Avery Dennison has teamed up with forecasting consultancy The Future Laboratory to release a Regenerative Retail Economy report, combining expert interviews with consumer insight and identifies the emerging trends and attitudes that will drive transformation in the decade ahead.
The report is released when the United Nations Framework Convention on Climate Change has challenged retailers to ensure that 20 percent of the retail industry by revenue is committed to net-zero by 2023 and that the entire sector reaches net-zero by 2050 at the latest.
This report highlights the groundbreaking technologies which will fundamentally change how retail and consumer brands do business as well as breakthrough approaches to e-commerce and omnichannel retailing.
Tyler Chaffo, manager of global sustainability at Avery Dennison Smartrac, said: ‘This is a time of huge disruption as the retail sector looks to recover from the Covid-19 pandemic as well as face the challenges of climate change. This report lays out the bold actions required to help retailers transition to net-zero and a regenerative retail economy. In a regenerative retail economy, retailers, manufacturers, suppliers, brands and consumers will each take responsibility and ownership over the collective need for a more sustainable future.’
The digital report, which is available free of charge, includes three predictions for the future of retail exploring the importance of pro-planet packaging, openly and transparently communicating environmental impact, and radical collaboration, which calls not only on governments to move the world to net-zero carbon emissions but also on business and civil society.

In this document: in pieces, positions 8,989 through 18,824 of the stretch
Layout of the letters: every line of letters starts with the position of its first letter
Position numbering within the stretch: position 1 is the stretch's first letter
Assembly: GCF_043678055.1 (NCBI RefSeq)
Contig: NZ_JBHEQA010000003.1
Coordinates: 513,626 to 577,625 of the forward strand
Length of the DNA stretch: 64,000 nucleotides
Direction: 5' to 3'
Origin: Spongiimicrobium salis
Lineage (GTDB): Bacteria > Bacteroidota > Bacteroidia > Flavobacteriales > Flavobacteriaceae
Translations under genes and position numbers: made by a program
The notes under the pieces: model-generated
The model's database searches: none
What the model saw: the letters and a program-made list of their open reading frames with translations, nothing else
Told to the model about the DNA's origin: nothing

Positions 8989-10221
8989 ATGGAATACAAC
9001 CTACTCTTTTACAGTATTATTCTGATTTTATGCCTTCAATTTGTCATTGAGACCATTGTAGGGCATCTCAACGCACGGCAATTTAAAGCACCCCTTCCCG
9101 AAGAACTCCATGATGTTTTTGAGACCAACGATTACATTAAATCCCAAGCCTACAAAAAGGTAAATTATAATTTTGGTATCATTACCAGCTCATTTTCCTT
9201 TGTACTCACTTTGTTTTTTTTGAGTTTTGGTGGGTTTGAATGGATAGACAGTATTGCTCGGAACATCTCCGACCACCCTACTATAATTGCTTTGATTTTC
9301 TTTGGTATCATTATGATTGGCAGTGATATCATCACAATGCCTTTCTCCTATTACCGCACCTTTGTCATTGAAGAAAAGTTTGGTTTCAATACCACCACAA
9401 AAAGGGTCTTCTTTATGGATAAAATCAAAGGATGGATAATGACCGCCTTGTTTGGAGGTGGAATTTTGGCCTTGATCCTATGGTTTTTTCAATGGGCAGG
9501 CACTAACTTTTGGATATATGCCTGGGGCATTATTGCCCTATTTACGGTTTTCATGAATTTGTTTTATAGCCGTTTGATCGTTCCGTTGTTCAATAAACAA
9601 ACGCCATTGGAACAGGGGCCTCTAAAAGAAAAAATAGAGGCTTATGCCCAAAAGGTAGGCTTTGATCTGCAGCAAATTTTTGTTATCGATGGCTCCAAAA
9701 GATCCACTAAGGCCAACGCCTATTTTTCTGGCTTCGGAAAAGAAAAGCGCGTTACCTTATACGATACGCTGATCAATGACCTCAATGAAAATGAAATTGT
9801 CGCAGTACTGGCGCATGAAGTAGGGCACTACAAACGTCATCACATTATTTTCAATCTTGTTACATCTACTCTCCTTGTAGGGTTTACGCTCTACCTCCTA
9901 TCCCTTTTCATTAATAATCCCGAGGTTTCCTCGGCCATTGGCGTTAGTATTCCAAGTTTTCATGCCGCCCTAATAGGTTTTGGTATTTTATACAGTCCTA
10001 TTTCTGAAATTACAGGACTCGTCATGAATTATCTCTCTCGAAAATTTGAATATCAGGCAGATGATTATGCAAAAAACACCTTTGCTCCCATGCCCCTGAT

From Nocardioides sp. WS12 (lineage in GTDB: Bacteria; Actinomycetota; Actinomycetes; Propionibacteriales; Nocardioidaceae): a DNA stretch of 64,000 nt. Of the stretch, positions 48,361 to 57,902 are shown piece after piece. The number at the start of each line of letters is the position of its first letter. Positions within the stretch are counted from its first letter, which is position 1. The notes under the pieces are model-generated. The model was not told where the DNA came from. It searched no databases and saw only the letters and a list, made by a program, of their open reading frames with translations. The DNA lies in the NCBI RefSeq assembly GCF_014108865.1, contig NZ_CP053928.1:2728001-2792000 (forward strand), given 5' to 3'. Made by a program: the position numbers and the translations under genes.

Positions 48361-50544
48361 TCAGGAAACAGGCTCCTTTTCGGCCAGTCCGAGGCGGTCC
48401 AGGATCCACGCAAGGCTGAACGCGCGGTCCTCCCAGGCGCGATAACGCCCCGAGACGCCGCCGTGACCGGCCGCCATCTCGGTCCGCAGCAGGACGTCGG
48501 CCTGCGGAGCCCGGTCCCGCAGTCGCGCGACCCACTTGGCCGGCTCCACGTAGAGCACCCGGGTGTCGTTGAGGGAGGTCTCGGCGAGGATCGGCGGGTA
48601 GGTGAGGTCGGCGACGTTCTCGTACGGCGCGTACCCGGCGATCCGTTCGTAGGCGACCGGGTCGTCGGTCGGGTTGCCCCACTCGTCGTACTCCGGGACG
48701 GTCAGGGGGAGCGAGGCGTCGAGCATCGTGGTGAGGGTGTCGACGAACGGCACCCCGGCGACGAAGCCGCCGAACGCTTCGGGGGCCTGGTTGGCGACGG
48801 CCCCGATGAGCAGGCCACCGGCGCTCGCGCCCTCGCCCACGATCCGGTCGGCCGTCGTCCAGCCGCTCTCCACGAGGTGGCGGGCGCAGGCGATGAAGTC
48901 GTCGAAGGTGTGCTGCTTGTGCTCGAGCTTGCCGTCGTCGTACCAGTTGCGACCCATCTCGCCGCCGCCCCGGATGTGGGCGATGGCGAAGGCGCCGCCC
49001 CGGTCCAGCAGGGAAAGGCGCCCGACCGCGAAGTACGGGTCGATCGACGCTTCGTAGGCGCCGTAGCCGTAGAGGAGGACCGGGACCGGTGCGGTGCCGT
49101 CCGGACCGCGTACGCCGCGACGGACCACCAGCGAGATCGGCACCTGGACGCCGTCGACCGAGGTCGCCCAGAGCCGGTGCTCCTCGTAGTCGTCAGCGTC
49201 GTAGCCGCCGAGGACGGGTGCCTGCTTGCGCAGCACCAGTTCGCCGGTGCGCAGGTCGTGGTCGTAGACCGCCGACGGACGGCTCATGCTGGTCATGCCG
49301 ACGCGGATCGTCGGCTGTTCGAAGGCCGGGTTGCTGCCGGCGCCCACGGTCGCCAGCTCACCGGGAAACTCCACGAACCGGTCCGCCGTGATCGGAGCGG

The report highlights that technological investment will be crucial to building a regenerative retail economy as retailers move towards regenerative systems. Research shows that 77 percent of business leaders listed environmental sensors and IoT as essential in meeting their sustainability goals. More than one-fifth claimed to have accelerated their digitalization plans by three years.
‘The combination of materials and digital solutions will play a critical role in building a regenerative retail economy. This means recovering and recycling materials at a faster rate than we are using them and creating greener last-mile solutions for packaging, shipping and returns as e-commerce grows,’ commented Rob Groen in ‘T Wout, marketing director for paper and film at Avery Dennison Label and Packaging Materials. ‘It means digitizing the supply chain so retailers can have a better understanding of their inefficiencies and waste to create more circular business models. And it means not only promising to preserve the planet but also proactively contributing to make the natural world a better place for all its inhabitants.’